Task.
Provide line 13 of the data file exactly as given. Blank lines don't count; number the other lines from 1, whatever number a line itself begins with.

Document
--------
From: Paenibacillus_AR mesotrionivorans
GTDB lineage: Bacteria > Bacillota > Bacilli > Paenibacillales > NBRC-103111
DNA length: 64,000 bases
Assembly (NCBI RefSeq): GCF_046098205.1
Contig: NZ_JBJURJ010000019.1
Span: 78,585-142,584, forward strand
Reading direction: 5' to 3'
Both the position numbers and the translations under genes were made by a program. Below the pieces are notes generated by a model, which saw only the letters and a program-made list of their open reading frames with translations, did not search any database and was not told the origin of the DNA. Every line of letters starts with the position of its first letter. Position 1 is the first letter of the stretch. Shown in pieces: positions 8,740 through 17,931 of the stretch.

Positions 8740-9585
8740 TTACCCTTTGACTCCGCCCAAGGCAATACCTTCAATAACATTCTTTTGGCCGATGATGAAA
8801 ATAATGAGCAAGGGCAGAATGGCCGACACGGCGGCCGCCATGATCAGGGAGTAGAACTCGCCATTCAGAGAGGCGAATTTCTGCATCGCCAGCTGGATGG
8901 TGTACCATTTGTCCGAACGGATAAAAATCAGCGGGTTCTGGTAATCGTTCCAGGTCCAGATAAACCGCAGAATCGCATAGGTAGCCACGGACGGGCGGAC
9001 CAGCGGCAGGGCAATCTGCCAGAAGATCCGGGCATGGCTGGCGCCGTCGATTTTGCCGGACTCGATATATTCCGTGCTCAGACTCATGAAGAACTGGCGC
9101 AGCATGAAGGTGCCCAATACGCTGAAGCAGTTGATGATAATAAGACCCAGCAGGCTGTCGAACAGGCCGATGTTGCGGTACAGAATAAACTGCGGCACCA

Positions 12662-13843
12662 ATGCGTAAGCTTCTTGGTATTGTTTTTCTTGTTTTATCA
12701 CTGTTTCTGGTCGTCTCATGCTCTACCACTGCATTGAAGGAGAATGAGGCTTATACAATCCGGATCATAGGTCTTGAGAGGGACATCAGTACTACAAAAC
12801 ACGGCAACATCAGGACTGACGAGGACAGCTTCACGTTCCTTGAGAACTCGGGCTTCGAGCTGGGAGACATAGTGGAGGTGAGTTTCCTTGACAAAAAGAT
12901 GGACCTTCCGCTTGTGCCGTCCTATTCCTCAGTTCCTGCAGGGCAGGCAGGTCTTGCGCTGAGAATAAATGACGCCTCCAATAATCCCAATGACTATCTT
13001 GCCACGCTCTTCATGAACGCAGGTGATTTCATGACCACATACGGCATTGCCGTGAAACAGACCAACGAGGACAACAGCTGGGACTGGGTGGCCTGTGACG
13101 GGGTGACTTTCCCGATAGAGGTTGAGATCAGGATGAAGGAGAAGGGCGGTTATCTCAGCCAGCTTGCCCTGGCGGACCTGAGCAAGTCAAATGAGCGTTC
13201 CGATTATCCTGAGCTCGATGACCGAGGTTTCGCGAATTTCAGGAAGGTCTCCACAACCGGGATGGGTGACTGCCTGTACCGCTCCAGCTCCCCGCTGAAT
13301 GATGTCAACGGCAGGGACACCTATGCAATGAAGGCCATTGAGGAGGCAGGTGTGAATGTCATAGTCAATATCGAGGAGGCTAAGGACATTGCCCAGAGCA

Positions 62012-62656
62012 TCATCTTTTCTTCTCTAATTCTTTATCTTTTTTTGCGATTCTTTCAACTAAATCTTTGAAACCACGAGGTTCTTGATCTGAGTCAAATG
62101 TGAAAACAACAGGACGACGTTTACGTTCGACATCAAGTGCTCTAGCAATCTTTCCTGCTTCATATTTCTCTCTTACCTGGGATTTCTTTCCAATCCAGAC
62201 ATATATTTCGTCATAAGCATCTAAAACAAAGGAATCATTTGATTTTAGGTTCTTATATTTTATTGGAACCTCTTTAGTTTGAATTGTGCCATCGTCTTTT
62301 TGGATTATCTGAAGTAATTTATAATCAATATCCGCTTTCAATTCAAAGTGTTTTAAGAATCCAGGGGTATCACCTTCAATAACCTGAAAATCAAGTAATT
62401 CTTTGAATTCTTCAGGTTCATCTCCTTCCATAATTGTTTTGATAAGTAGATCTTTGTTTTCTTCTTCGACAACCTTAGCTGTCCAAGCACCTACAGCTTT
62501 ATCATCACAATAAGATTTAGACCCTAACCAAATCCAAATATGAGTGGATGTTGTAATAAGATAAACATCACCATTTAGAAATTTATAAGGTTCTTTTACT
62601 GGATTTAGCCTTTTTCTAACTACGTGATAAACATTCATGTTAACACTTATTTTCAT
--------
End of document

9001 CAGCGGCAGGGCAATCTGCCAGAAGATCCGGGCATGGCTGGCGCCGTCGATTTTGCCGGACTCGATATATTCCGTGCTCAGACTCATGAAGAACTGGCGC